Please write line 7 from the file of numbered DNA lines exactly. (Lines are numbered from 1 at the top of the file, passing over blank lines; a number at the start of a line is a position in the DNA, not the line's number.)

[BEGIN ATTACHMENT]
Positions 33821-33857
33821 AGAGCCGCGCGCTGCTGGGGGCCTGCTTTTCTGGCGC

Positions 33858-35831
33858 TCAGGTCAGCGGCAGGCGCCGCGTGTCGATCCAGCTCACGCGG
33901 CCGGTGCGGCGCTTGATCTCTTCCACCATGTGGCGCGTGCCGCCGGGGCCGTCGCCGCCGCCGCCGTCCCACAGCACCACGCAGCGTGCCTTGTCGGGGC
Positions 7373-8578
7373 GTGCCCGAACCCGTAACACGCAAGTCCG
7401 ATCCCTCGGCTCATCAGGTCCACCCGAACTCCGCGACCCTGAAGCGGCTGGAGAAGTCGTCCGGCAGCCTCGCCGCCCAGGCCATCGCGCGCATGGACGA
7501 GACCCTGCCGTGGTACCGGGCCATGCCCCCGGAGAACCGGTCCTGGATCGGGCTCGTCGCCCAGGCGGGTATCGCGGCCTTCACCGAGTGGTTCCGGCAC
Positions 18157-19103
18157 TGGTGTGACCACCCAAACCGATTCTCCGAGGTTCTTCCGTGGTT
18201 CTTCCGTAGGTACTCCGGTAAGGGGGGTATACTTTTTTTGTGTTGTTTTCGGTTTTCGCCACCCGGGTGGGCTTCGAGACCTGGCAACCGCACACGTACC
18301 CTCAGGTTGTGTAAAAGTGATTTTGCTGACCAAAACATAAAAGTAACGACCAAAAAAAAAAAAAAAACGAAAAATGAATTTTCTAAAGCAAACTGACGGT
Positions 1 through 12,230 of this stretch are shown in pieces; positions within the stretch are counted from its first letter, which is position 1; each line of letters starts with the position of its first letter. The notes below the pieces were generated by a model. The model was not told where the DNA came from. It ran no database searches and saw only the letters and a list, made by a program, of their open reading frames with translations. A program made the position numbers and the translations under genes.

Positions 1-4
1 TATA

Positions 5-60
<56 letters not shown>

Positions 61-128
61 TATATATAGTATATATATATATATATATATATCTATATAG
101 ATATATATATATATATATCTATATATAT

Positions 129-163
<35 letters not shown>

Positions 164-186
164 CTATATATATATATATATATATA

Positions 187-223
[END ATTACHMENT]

7373 GTGCCCGAACCCGTAACACGCAAGTCCG